President Gotabaya Rajapaksa resigns as protests continue in Sri Lanka

Sri Lanka President Gotabaya Rajapaksa on Thursday sent his resignation letter through an email to the Parliament Speaker, days after protesters stormed the presidential palace demanding his resignation. The Speaker may now call a special session of Parliament within the next three days.

Rajapaksa, who fled Sri Lanka following intense protests, had handed over the reins of the country to Prime Minister Ranil Ranil Wickremesinghe. The prime minister, as acting President, imposed an emergency in the wake of protests.

The anti-government protesters have announced to vacate some of the administrative buildings, including the President’s house and the PM office, they have been occupying since April 9 demanding Rajapaksa’s ouster.

Meanwhile, acting President Wickremesinghe has already told the Speaker to call on party leaders to name a new prime minister through consensus.

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On Saturday, Rajapaksa had announced to step down on July 13 after thousands of protesters stormed his official residence, blaming him for the unprecedented economic crisis that has brought the country to its knees.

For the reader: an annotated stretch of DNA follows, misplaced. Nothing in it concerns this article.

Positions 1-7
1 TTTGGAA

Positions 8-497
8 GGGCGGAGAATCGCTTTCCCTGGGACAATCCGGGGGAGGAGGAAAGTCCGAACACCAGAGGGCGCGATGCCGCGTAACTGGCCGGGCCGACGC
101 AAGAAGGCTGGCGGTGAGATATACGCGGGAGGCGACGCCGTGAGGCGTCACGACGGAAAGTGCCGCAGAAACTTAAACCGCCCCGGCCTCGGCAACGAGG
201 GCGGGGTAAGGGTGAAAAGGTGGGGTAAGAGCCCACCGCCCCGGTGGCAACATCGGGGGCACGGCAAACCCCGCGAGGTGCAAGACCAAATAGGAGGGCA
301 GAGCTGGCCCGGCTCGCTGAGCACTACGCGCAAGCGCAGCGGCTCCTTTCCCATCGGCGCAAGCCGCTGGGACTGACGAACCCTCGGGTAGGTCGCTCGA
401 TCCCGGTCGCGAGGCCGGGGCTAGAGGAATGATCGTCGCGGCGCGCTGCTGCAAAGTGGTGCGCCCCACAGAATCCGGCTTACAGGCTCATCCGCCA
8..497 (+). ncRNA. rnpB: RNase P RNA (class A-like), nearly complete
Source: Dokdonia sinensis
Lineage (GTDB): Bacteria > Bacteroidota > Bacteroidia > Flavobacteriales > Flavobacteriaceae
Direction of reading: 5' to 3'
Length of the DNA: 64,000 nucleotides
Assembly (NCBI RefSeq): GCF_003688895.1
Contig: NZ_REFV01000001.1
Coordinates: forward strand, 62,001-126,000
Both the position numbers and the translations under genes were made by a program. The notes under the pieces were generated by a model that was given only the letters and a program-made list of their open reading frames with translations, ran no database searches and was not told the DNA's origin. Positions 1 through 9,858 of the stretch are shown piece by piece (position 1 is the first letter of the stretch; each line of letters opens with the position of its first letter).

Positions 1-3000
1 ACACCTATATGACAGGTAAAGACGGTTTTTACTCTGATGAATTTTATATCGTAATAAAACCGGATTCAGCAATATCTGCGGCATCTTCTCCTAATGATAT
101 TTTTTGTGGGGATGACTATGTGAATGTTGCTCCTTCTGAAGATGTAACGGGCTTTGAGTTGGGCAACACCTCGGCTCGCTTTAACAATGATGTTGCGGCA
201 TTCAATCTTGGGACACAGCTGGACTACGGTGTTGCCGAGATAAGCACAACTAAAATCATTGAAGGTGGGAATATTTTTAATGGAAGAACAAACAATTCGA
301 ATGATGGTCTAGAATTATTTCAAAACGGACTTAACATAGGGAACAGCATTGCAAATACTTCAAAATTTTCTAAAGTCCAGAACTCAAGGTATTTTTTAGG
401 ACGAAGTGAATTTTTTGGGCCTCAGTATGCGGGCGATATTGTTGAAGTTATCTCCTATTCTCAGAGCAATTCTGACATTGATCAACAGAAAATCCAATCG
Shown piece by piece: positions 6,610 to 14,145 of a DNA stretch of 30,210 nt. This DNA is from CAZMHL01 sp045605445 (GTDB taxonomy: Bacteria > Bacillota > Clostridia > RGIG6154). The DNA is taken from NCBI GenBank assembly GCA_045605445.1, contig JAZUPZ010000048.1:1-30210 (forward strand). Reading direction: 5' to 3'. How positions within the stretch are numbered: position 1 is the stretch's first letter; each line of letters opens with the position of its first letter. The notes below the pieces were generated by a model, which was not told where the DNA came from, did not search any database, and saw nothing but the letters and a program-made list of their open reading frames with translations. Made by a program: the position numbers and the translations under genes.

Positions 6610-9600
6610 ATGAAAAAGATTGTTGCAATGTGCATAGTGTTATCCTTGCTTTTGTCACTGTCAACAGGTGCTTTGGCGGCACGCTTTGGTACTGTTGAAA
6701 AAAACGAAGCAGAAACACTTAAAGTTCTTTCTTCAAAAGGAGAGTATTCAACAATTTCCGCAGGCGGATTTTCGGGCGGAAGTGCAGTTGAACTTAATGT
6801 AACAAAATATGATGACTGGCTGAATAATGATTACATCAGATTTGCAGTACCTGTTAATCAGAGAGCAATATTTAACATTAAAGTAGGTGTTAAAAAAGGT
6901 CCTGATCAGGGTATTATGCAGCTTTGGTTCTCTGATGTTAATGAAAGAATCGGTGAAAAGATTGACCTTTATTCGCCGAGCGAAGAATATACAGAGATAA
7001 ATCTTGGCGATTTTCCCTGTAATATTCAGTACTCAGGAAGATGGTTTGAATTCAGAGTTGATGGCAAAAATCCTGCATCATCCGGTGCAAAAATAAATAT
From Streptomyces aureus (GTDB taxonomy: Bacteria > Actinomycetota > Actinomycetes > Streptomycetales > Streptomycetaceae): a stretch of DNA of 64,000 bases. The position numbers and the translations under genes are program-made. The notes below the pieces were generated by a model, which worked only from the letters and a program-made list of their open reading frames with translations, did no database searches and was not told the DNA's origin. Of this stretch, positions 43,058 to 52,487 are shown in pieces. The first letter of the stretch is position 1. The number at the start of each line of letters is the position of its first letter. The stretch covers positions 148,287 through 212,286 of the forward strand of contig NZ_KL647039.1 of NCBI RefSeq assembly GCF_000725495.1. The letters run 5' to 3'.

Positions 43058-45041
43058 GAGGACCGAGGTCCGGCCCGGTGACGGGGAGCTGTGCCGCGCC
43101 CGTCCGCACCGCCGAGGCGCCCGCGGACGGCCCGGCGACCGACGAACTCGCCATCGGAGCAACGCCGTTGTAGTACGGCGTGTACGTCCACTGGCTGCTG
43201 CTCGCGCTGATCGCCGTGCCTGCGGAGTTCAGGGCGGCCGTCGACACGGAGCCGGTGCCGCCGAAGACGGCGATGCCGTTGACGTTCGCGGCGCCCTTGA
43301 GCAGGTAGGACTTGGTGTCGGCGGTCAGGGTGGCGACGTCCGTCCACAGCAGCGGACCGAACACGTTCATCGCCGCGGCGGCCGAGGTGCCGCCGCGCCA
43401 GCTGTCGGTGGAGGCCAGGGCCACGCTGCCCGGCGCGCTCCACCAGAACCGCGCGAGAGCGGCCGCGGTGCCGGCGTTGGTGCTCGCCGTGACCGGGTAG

He, however, fled to the Maldives and later to Singapore without resigning from his office.

Under the Sri Lankan Constitution, if both the president and prime minister resign, the Speaker of parliament will serve as acting president for a maximum of 30 days.

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The Parliament will elect a new president within 30 days from one of its members, who will hold the office for the remaining two years of the current term.

Sri Lanka, a country of 22 million people, is under the grip of an unprecedented economic turmoil, the worst in seven decades, leaving millions struggling to buy food, medicine, fuel and other essentials.

Earlier, PM Wickremesinghe had announced that the country, with an acute foreign currency crisis that resulted in foreign debt default, is now a bankrupt nation.

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